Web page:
NEW YORK (CNNMoney) -- A senior Food and Drug Administration regulator warned that another public health crisis may be inevitable because the agency can't guarantee the safety of many drugs and food products manufactured overseas.
"The safety of America's food and medical products is under serious challenge," John Taylor, FDA's acting principal deputy commissioner, said Monday.
He said the safety agency must reinvent itself to operate more effectively globally, or "another public health crisis like Heparin seems inevitable."
In 2008, contaminants in Heparin, a blood thinner being produced in China, led to more than 100 deaths in the United States.
The FDA is responsible for overseeing the safety and manufacturing quality of food, drugs, medical devices, vaccines, cosmetics and tobacco products.
Speaking at the Pew Health Group conference in Washington D.C., Taylor said the FDA can't keep up with how quickly manufacturing has shifted overseas.
Decades ago, Taylor said the agency had a better grip on ensuring the safety of those products because most of them were made in the United States.
But today, he said, the agency is crippled in its mission to protect the health of Americans since a lot of medicine sold in the U.S. is made abroad and outside of strict FDA oversight.
40% of drugs consumed in the United States are imported, while 80% of the ingredients used in U.S. drugs come from other countries.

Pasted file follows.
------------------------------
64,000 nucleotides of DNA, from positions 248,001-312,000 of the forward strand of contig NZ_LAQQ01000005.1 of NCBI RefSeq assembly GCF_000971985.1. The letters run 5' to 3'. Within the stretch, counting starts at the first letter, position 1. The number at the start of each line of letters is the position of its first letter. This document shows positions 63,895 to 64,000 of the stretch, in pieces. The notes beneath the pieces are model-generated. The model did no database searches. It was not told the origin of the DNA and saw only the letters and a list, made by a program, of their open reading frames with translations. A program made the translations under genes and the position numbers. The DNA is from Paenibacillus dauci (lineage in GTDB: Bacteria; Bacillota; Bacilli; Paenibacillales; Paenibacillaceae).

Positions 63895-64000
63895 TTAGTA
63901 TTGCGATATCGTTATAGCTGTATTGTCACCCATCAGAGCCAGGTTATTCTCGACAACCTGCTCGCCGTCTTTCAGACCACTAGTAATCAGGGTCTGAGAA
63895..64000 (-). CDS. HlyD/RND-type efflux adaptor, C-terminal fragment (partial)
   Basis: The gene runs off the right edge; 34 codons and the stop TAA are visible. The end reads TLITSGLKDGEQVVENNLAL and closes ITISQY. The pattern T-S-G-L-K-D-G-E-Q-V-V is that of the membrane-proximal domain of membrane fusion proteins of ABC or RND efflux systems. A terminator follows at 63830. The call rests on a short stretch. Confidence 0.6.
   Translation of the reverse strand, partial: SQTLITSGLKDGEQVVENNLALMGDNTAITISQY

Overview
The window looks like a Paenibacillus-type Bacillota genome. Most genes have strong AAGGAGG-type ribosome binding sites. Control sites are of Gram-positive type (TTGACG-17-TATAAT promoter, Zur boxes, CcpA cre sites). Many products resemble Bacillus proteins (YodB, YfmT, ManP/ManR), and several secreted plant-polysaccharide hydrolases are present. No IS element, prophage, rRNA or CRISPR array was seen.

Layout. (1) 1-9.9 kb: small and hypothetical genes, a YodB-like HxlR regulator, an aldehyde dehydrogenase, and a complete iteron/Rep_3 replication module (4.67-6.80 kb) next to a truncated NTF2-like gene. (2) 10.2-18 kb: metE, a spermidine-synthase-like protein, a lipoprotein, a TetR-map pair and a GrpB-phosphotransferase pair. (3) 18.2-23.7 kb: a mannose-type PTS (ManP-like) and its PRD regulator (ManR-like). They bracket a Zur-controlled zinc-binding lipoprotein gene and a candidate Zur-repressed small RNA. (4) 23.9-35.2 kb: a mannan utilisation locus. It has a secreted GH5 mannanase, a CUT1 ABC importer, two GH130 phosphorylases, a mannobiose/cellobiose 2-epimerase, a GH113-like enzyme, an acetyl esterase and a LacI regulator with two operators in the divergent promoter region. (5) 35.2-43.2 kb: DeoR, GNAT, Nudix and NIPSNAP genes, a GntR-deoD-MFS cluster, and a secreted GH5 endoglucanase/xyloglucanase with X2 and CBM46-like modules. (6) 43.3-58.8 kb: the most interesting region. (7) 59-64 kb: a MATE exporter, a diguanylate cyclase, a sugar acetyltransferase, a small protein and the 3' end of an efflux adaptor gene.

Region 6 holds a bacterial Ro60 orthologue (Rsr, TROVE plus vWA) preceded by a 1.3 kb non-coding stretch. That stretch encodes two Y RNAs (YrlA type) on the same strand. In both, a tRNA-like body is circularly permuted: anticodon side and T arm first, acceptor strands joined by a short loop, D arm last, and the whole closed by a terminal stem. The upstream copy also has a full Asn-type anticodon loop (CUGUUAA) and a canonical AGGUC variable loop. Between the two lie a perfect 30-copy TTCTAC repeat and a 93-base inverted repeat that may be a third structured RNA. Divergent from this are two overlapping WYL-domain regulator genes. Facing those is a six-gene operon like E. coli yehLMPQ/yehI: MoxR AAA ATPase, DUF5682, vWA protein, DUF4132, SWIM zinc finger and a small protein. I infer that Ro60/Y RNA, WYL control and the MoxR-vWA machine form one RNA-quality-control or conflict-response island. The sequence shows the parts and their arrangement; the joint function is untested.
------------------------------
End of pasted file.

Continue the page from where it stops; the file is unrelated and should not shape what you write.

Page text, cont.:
And food imports have grown on average 10% each year for at least 7 years, he said.
"Today, there are more than 130,000 importers of record and more than 300 ports of entry in the United States," he said.
Taylor said the FDA's difficulty in monitoring imports is also leading to more counterfeit and adulterated products entering the U.S.
One recent high-profile incident was the contaminated Heparin from China that killed more than 140 people in the United States. Other incidents include toothpaste from China containing Diethylene Glycol -- used in antifreeze -- counterfeit Lipitor from Central America and counterfeit glucose monitor test strips.
The next few years, he said, are critical for the agency to transform itself to adapt to the global challenges.
Taylor provided a glimpse of what he called the FDA's "global strategy and action plan."
Among his key points: the FDA will partner with its foreign counterparts to create a global coalition of regulators; it will boost intelligence gathering and the agency will encourage consumers and the private sector to help in its efforts.
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